<form action="" method=""> ... </form>

    Action Attributes: specifies the PHP script file location for processing when it is submitted. If no script file location is specified, the browser submits the form by using the current PHP script file location ( the self-script in which the form is being called ).

    Method Attributes: specifies what type of method the form will use to send the data. We have two methods, the GET and POST.

    Note: By default, if no method is specified, the GET method is used.

    Setting access keys for the form data by using the element’s name attribute

    The element’s name attribute ( name= unique-name-here ) value is used by PHP as key to enable access to the data value of the specified form field element when you submit the form. Without the name attribute specified for each element contained in the form, PHP will be unable to create an array automatically with an access key by using the element’s name attribute value. This means you can’t access that element form data value after the form has been submitted to the server because its key is undefined.

    <input type="text" name="unique-name-here" />
    How form data is sent

    When you submit the form to the server, it encodes it by using a scheme called URL encoding which has a built-in pattern that describes how the form data is parsed and encoded. This scheme parses and encodes the form data as a name/value pairs, and it uses the equal sign (=) to concatenate the name/value pairs together.

    name=value

    However, if the form data to be sent consists of different pairs, the ampersand character (&) is used to separate them.

    name1=firstValue&name2=secondValue&name3=thirdValue

    Also, if the form data to be sent contains the space character, the scheme replaces it with the plus character (+), and every other non-word characters present is encoded differently.

    How send works

    Client browsers can send information to a web server in two different ways:

    • GET Method
    • POST Method
    The GET Method

    This method instructs the browser to send the encoded information (the name/value pairs) through the URL parameter by appending it to the page request. The browser implement this method by concatenating the question mark character (?) to the end of the page request since it specifies where the query string (name/values pairs) starts from, and all the form data is visible to everyone as it is displayed in the browser address bar.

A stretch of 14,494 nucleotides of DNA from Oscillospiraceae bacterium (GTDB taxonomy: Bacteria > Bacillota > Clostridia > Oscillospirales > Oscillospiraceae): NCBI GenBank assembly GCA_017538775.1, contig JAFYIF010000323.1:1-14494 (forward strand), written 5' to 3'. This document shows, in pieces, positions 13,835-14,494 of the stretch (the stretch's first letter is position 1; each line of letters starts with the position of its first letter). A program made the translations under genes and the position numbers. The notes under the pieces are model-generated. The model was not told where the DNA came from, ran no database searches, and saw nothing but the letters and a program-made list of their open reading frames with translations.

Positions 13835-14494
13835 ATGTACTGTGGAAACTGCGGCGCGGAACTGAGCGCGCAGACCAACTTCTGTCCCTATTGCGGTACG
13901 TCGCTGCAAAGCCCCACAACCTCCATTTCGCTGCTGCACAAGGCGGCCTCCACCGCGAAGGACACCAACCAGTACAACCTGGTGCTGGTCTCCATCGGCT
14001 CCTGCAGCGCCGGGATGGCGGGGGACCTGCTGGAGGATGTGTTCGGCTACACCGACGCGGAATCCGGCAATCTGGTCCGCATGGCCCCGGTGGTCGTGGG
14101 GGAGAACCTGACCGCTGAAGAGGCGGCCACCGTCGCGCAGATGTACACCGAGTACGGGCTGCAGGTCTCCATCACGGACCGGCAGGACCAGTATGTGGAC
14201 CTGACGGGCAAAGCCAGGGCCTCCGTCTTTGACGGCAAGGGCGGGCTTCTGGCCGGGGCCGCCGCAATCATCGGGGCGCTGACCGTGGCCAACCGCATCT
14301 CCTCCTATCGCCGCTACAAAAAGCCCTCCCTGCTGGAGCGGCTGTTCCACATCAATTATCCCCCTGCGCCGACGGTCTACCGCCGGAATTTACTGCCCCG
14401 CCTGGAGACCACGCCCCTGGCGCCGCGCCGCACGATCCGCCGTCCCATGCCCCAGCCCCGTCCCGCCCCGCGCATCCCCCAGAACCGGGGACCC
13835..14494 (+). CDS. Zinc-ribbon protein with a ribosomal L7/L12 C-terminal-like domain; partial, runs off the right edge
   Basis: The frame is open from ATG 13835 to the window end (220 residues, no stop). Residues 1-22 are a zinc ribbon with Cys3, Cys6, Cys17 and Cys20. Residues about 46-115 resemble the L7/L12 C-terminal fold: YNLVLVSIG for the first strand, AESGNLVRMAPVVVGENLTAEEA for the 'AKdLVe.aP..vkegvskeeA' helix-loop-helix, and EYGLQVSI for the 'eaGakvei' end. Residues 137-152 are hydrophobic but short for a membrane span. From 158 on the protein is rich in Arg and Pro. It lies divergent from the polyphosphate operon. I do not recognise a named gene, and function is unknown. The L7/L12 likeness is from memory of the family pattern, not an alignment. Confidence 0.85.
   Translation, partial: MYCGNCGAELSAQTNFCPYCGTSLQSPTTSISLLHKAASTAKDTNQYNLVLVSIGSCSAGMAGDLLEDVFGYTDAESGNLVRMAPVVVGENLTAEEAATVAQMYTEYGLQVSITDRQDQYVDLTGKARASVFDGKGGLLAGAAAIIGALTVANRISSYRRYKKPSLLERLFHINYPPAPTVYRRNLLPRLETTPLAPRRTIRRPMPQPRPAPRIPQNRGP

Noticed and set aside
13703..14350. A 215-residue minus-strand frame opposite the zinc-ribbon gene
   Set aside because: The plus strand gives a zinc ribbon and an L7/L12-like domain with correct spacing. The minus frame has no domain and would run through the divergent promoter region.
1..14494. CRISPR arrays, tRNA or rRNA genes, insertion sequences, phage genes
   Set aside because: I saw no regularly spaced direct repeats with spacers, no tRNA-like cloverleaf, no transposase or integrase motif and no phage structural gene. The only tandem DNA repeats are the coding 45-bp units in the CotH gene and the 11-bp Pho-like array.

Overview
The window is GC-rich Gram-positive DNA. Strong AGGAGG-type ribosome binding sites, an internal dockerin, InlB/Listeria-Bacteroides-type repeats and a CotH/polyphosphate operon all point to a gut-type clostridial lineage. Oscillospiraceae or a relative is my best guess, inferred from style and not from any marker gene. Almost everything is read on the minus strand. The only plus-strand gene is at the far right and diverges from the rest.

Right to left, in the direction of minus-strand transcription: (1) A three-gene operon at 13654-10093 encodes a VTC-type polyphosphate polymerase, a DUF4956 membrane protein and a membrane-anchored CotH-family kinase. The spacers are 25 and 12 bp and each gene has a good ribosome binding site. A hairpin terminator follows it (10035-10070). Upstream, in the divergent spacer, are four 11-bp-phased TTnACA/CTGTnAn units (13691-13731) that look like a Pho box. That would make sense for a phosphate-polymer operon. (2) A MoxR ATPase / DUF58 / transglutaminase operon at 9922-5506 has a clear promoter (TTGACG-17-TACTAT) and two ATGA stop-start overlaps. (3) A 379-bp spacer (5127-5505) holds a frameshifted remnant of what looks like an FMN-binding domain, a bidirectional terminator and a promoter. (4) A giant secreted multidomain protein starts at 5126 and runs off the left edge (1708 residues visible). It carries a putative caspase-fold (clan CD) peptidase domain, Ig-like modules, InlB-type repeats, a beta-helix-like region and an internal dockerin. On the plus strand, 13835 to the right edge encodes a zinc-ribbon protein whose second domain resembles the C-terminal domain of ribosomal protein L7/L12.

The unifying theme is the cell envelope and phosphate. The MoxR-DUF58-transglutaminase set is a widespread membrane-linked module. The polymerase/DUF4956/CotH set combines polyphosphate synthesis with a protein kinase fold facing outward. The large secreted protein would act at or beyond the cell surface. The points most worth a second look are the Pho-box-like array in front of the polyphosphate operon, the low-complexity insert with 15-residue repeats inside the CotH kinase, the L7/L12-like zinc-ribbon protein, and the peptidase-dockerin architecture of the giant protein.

Example: How the form GET method data is submitted

    URL parameters explained

    • http://localhost/example.com: Specifies the page request. It is the page the browser is requesting from the server.
    • ?: This character specifies where the query string for the requested page starts from. When it is omitted, the browser won’t understand how to handle and send the query string (name/values pairs) to the server.
    • name1, name2: Specifies the form field element’s name attribute value. Each is assigned to its corresponding form field data, and it is used as the access key by the server script (PHP), to retrieve its data value when you fill out the form and submit it.
    • firstValue, secondValue: These are the inputted values you entered before submitting the form. Each Value is assigned to its corresponding element’s name attribute value.
    • &: This character is used to concatenate the name/value pairs together as one long query string.
    • =: This character is used to assign the name of the form field element to its data value as a name/value pair.
    How to retrieve form data sent via GET

    When you submit a form through the GET method, PHP provides a superglobal variable, called $_GET. PHP uses this $_GET variable to create an associative array with keys to access all the sent information ( form data ). The keys is created using the element’s name attribute values.

    The $_GET Method Script: get-method.php

    // Checkif the form is submitted

    if ( isset( $_GET['submit'] ) ) { 

    // retrieve the form data by using the element’s name attributes value as key

    $firstname = $_GET['firstname']; $lastname = $_GET['lastname'];

    // display the results

    	echo '<h3>Form GET Method</h3>'; echo 'Your name is ' . $lastname . ' ' . $firstname; exit;}
    
    The GET method
    <form action="get-method.php" method="get">
    	<input type="text" name="firstname" placeholder="First Name" />
    	<input type="text" name="lastname" placeholder="Last Name" />
    	<input type="submit" name="submit" />
    </form>
    

    Here is an image showing the code output:

    Now let’s take a look at the code …

    The PHP isset() function is used to determine if a variable is set and is not null.

    Firstly, the isset() function checks if the form has been submitted by using the element’s name attribute value submit (name=”submit”) as key and pass it to the $_GET[] superglobal variable. This is because the form data are stored in the $_GET[] superglobal array by PHP when it is submitted through the GET method.

    Then the form field, first name and last name form data are retrieved by using the same method, passing their respective name attribute values into the $_GET[‘name as key’] array parameter, and each is assigned to a variable name that was used to display the results.

    Using the POST

    The form POST method sends information via HTTP header. All name/value pairs sent through this method is invisible to anyone else since all the information are embedded within the body of the HTTP request.

    When you submit a form to a server through the POST method, PHP provides a superglobal variable called $_POST. The $_POST variable is used by PHP to create an associative array with an access key ($_POST[‘name as key’]). The key is created automatically by PHP when the form is submitted. PHP uses the form field element name attribute (name=”unique-name-here”) to create the key.